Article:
Financial side of NFTs and money making questions (Pt. 1).

  1. Scarcity and preference: An experiment on unavailability and product evaluation

More and more NFT projects are coming out every day. Different blockchains, different styles, different utilities. A question of oversaturation has been addressed by us some months ago and is perhaps a topic that will see the light of professional financial advisors in the future too, or at least when they discover the NFT market and accept it as a prodigal son as the crypto market once was.

Nevertheless, once in a while, every one of us should question their life choices, with the NFT project selection being one of them. Should I buy it? Should I avoid it? It is absolutely normal to feel this way and definitely demands some degree of critical thinking in the first place.

In this short article we would like to address this question and perhaps share some useful information that can help one avoid making mistakes when it comes to NFT buying. However, since we have touched on the matter previously in the article ‘‘Another bubble, or why…’’, shall not repeat ourselves, but rather focus on the financial side of things in depth.

First of all, for those who are always ready to argue that an NFT is just about art itself, we must point out the obvious difference between a professional athlete (looking to make a career, earn fame, glory and money) vs a keen sport enthusiast (doing for the fun of it). Although, some NFTs certainly look more organically in a picture frame in a dining room or an art gallery, the overwhelming majority simply look cool and interesting at the most. Yet, the price of those cool, or even some ‘lame jpegs’ can be somewhat astonishing, especially to the older generations.

For instance, everyone, even the individuals most distant from the whole ‘digital era’ has heard about Crypto Punks as an example of some pictures that cost a substantial amount of money. One might wonder, why so? Do they have some rewards, benefits of ownership and other features that we might consider utilitarian? The answer is no, they do not. However, as more people arrived at the NFT topic, the demand for the OG projects has naturally risen. It might seem odd and illogical to some, but those same people would not mind getting a real Crypto Punk for themselves, right? In the end, it is all about demand and hype. As long as more people want something than the supply for it exists, there would always be a market for rising prices. Even if the item in question is completely useless and does not generate any direct and/or tangible benefits to the owner. Yes, we are illogical beings, let’s face it. Remember spinners? How is it different than a Monet, apart from the craftmanship and numbers? Moreover, given that the original Crypto Punks were often (if not always) given to the owners for free (yes, absolutely free), it makes the current prices seem absolutely crazy. If we imagine for a second, that all of the current owners of the original Crypto Punks realize that their punk does not provide any real benefit, in theory, the price would immediately drop to zero. If you got it for free and it does not provide you anything — it’s essentially worthless. But, since there is a self-fulfilling demand, the prices are high and keep rising; we want it because others want it. This is exactly what a well-known amongst economists Endowment Effect is (the discovery of such behavior is often attributed to Thaler in 1980 and Kahneman and Tversky in 1984).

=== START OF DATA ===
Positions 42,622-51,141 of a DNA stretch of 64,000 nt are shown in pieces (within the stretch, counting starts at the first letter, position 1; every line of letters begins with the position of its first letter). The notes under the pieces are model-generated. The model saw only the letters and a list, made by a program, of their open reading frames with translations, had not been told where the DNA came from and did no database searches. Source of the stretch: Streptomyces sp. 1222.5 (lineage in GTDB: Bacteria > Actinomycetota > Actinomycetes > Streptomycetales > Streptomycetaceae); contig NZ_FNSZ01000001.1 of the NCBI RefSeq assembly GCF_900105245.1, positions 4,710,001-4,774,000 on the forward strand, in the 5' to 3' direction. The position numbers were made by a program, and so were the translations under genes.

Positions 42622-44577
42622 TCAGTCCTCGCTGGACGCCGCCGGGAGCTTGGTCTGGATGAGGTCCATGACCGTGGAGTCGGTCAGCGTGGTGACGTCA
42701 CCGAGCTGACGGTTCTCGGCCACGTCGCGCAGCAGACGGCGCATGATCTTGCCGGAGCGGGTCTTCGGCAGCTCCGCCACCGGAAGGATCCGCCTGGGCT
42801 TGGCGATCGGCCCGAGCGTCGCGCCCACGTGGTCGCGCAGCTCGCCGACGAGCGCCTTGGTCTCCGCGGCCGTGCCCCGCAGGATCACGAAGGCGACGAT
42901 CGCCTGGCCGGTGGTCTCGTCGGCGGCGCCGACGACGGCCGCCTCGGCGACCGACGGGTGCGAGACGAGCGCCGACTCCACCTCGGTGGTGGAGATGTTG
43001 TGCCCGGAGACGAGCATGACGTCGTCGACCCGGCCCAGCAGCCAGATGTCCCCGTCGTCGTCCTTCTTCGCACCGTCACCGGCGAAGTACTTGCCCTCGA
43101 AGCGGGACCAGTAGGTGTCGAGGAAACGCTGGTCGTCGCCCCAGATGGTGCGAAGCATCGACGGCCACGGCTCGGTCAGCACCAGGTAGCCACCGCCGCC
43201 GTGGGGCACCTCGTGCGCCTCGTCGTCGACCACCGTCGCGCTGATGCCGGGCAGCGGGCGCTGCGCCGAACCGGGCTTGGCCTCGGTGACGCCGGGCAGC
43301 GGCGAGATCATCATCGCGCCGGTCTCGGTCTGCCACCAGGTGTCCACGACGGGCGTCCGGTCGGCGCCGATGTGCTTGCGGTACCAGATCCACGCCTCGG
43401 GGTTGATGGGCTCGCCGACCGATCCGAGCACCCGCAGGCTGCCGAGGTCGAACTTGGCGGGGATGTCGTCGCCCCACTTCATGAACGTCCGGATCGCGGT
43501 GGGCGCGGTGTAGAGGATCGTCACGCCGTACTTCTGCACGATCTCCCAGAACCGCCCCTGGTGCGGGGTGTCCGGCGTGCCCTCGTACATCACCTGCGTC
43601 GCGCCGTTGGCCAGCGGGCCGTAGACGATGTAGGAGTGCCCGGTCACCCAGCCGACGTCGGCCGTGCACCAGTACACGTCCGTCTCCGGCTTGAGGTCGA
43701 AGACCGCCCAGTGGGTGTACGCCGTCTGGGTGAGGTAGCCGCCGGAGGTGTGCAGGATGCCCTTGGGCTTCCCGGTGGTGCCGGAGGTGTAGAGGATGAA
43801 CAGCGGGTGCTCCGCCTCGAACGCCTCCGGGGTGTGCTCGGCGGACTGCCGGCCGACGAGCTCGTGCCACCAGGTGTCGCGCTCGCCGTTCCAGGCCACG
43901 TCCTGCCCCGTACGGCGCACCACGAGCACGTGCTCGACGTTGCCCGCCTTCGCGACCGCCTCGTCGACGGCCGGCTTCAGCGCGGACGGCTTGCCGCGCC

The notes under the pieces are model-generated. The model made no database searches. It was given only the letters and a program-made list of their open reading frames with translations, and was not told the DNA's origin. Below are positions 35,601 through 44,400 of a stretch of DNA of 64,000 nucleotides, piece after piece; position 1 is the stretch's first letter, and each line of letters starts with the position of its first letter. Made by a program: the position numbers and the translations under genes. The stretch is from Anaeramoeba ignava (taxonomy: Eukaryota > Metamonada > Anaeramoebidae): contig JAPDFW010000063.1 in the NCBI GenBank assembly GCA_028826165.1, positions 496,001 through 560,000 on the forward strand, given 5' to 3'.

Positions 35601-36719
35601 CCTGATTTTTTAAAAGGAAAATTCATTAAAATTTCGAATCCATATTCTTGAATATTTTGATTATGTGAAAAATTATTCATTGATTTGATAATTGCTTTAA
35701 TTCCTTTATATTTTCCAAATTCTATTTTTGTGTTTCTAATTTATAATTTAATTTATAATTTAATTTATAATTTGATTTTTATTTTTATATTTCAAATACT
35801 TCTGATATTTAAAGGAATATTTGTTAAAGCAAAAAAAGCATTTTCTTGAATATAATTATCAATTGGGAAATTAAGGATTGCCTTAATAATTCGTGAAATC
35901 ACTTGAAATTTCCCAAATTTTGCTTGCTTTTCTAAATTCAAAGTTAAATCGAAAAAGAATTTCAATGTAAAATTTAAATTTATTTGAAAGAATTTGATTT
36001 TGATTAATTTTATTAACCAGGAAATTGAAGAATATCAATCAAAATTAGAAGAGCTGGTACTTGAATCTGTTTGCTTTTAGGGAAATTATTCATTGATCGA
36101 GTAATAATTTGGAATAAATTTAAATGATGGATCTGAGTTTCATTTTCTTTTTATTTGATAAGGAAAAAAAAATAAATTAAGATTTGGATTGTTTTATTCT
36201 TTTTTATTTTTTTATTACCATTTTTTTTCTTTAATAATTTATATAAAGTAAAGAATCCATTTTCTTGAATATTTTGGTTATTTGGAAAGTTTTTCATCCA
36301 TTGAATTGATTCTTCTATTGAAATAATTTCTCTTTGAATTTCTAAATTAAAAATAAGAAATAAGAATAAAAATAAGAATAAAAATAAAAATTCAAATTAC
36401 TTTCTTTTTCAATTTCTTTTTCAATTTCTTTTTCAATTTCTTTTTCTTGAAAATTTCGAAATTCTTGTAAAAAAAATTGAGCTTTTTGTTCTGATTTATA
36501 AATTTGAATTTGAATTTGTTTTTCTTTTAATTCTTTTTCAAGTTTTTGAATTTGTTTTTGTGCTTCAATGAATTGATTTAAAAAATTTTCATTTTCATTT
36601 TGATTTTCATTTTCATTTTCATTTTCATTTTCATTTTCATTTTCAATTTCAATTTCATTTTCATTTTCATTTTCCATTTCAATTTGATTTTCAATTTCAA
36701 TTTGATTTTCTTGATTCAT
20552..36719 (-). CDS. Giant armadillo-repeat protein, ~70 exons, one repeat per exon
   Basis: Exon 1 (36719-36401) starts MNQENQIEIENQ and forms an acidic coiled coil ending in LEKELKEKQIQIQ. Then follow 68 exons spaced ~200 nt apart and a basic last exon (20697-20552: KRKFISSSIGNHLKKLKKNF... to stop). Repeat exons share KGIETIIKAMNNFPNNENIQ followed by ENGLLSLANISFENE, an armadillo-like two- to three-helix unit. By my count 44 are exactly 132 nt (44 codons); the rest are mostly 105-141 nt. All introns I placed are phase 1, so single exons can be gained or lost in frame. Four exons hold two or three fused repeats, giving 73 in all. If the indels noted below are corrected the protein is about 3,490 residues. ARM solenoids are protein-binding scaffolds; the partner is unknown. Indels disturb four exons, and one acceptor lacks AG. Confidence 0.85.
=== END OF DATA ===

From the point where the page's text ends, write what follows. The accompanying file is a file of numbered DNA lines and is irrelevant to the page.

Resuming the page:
But we digress, let’s get back to the financial stuff! How shall we value an NFT and what to consider?

Dive into discounted cash flows

Okay, for the purpose of this exercise we shall say that we are completely pragmatic and cynical beings, who despise art of any form and only value true monetary rewards. So, let’s imagine an NFT project of ‘Cool Kids Club’, on a blockchain of Kappa blockchain. In order to assess whether we should or should not get into CKC we are required to know a few things: 1) price of acquiring this NFT, 2) value of the rewards that we shall receive, 3) our risk-free interest rate and 4) our time frame. Let’s break each of these down.

The price of acquiring merely refers to the price at which we can enter the project, that is the price of buying this NFT. There are two possibilities present, namely minting a new one straight from the project’s drop or buying one from the secondary market. Whichever path we take or are able to choose will therefore determine the price of acquiring this NFT, pretty self-explanatory. Obviously, if we can get an NFT from the drop at, let’s say, 10 Kappa, while the secondary market’s floor is 9 Kappa — we should opt for the latter since it’s cheaper.

Value of the rewards refers to the sum of all monetary rewards we are expecting to receive from owning this CKC NFT. And by the expectation we mean certain outcomes and not chances to receive some rare and valuable airdrop. (Of course, we can take those into account too by using expected outcome function. For instance, if we have a 10% chance of receiving $10000 worth of something, then the expected payout can be calculated as 10% * $10000 = $1000). So, if we are expected to receive $1000 from our CKC and nothing else, then the expected value is $1000. At this point we do not consider the capital gain upon the sale of the NFT at a later stage (or loss).

A risk-free interest rate confuses many people, even those starting to study finance. The risk-free interest rate is exactly what it says on the label — the highest percentage you can receive for the same investment with no risk. Usually, this is the bank’s deposit interest rate that is used, as it is considered risk-free (with no risk of bank’s default, essentially). However, it does not have to be a bank and can be any investment opportunity that is considered by you as riskless, i.e. if you loan some money to your friend and he is guaranteed to pay back with 10% interest, then we can say that your risk-free interest rate is 10%. Moreover, the risk-free interest rate is subject to one’s evaluation too, as two individuals can perceive the same project to have two different risk levels. (Since large and reputable banks of stable countries are considered by the majority to be safe, the interest rate of their deposits is often used for this calculation. Alternatively, government bonds of the highest security level can be used).